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Steven James Seedhouse, Raymond James & Associates, Inc., Research Division - Research Analyst [43]

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I just wanted to follow-up on the indication-based pricing discussion. Is that easier, in your opinion, to achieve in the U.S. or in Europe? And then I wanted to also ask, just as you're preparing for a potential ADCOM and just thinking about the different issues and questions that could arise, I wanted to get your thoughts on your comfort with the risk of gallstones based on what you see in REGENERATE and based on some academic literature just discussing the mechanism and risk and gallstones.

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Jerome B. Durso, Intercept Pharmaceuticals, Inc. - COO [44]

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Yes. I guess I'll take the first part. So regarding pricing, it's a different system, obviously, between the U.S. and Europe. And the different markets in Europe have a different approach. So the mechanisms in Europe will be varied. Some will look at it completely independent because it will be, by definition, a separate brand and will have its own discussion regarding the criteria that the individual international markets use to make their pricing decision, where in the U.S., we'll take the approach I outlined earlier.

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Mark Pruzanski, Intercept Pharmaceuticals, Inc. - Founder, CEO, President & Director [45]

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Yes. With respect to your question about ADCOM. I mentioned earlier that we're preparing for one, if there is one, if FDA decides to have one. And I think in terms of the focus of interest at that ADCOM, it would ultimately go to -- across the board to efficacy and safety and overall benefit/risk. Needless to say, we're obviously very confident, based on all the data that we've seen, in the favorable benefit-risk profile of OCA at the 25-milligram dose, the effective dose in this population with advanced fibrosis. You asked specifically about gallstones. It was something where we saw a numeric difference, with more gallstones reported in patients at the OCA 25-milligram dose. And there's a plausible mechanism that you alluded to in a recent publication. To the extent that this signal proves to be real, we would think that it's probably a class effect of FXR. But again, gallstones are very common in this patient population and imminently manageable in the vast majority of patients. So from our perspective, that particular signal doesn't alter our view of benefit/risk.

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Operator [46]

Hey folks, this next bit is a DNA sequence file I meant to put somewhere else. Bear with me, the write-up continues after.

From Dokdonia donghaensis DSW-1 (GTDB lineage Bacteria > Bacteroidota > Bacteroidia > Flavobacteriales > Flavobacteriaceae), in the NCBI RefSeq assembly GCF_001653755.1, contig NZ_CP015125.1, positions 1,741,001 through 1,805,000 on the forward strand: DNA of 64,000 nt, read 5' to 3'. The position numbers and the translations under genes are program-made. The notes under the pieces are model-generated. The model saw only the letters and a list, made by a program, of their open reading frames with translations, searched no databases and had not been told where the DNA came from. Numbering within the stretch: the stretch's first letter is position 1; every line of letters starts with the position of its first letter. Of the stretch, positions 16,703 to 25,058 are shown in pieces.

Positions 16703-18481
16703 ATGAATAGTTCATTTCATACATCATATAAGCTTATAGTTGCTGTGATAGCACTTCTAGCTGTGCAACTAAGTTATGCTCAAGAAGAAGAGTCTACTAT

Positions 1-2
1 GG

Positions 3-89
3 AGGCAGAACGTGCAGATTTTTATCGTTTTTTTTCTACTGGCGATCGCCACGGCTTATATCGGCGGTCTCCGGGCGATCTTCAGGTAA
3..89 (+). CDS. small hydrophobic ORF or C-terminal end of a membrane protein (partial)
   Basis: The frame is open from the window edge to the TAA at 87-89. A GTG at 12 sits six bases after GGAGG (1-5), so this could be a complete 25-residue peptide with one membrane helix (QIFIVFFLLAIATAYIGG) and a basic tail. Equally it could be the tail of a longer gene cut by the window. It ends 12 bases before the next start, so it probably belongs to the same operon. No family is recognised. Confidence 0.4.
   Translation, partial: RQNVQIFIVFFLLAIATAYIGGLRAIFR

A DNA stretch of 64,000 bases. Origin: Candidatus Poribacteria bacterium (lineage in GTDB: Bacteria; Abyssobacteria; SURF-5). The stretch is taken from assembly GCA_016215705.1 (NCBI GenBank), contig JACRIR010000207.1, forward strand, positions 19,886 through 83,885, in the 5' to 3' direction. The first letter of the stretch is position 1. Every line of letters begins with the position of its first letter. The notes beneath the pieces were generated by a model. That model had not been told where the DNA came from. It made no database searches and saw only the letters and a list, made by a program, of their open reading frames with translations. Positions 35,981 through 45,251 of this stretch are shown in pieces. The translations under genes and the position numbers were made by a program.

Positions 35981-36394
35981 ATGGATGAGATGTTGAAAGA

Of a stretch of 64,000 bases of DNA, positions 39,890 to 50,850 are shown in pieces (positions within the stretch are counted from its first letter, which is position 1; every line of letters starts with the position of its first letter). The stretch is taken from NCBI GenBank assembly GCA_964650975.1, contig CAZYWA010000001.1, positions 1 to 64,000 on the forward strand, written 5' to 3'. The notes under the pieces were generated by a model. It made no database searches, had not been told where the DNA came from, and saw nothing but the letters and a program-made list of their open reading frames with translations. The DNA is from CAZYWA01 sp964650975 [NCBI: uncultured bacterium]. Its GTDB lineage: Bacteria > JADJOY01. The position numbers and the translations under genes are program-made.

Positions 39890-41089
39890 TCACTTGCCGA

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And our next question comes from the line of Alan Carr with Needham & Company.

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Alan Carr, Needham & Company, LLC, Research Division - Senior Analyst [47]

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You talked earlier about a 150-person sales force, but also a contract sales force. I wonder if you could talk more about the potential scale of that and time around building that, the decisions that go into building it. And then also, can you go over the relative opportunity in Europe and I guess the amount that you expect to invest there in your own commercial infrastructure?

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Jerome B. Durso, Intercept Pharmaceuticals, Inc. - COO [48]

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Okay, thanks. As I mentioned in the prepared remarks, we have earlier -- sorry, last month, implemented the first group of our contract sales organization team that's out there doing education. It's really been a part of our sales force model for a while in PBC that we keep a portion of our overall sales team from a contract group. It gives us some flexibility and some opportunity to pulse when we need to. I think the way to think about that group is it's a complement, ultimately, to the 150 internal sales team that we will ramp up to for the launch. We'll continue to look how to use the different levers effectively. We will be progressively adding both to the contract group and to the internal team as we move forward through the launch as per our plan.

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Alan Carr, Needham & Company, LLC, Research Division - Senior Analyst [49]

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No specific details at this point on the size of the contract sales force that...

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Jerome B. Durso, Intercept Pharmaceuticals, Inc. - COO [50]